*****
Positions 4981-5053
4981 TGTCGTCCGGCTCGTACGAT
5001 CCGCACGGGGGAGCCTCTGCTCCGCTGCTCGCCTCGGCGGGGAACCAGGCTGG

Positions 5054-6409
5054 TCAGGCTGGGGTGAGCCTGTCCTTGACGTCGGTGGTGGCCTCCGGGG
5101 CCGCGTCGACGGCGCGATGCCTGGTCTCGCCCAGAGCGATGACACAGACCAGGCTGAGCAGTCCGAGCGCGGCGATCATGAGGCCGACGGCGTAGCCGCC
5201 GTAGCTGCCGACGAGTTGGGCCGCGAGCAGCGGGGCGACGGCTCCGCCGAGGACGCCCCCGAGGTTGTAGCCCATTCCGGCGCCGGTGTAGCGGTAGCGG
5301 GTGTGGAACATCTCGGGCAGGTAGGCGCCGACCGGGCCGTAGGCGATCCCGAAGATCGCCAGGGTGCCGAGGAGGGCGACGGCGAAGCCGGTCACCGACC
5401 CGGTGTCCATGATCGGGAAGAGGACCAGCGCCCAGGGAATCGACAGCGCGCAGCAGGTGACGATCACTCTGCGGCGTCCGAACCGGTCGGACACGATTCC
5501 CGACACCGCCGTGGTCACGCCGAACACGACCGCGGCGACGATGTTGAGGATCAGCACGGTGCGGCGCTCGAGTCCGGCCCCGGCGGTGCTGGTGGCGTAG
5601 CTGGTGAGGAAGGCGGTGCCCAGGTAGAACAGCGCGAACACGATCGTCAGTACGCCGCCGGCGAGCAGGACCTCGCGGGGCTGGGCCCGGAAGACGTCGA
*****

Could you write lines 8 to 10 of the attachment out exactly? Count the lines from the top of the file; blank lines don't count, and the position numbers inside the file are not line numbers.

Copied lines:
5301 GTGTGGAACATCTCGGGCAGGTAGGCGCCGACCGGGCCGTAGGCGATCCCGAAGATCGCCAGGGTGCCGAGGAGGGCGACGGCGAAGCCGGTCACCGACC
5401 CGGTGTCCATGATCGGGAAGAGGACCAGCGCCCAGGGAATCGACAGCGCGCAGCAGGTGACGATCACTCTGCGGCGTCCGAACCGGTCGGACACGATTCC
5501 CGACACCGCCGTGGTCACGCCGAACACGACCGCGGCGACGATGTTGAGGATCAGCACGGTGCGGCGCTCGAGTCCGGCCCCGGCGGTGCTGGTGGCGTAG